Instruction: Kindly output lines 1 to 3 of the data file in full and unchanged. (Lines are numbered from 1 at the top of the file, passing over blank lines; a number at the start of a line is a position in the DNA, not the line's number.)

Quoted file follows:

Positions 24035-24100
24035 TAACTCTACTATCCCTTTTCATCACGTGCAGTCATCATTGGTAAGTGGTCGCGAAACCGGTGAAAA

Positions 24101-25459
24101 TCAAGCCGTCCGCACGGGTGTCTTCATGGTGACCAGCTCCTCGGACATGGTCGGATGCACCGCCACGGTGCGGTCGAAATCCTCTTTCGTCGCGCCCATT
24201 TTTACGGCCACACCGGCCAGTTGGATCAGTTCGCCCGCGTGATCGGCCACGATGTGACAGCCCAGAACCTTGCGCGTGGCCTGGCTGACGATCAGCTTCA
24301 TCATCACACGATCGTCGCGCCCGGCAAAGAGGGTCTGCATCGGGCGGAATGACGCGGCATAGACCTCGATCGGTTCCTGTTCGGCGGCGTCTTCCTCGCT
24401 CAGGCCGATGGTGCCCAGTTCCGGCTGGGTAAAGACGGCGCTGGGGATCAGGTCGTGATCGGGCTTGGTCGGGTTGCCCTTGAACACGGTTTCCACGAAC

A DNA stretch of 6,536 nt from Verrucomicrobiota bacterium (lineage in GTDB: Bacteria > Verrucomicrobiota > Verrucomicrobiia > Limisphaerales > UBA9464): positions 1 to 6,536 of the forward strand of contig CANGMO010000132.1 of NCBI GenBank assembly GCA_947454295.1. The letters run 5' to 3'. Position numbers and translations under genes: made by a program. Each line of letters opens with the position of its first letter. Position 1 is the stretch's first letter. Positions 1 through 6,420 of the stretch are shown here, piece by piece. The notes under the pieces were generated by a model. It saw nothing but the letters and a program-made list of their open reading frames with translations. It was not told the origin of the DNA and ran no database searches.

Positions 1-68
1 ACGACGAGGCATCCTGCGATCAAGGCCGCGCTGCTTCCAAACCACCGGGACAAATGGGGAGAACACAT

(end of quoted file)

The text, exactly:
Positions 24035-24100
24035 TAACTCTACTATCCCTTTTCATCACGTGCAGTCATCATTGGTAAGTGGTCGCGAAACCGGTGAAAA

Positions 24101-25459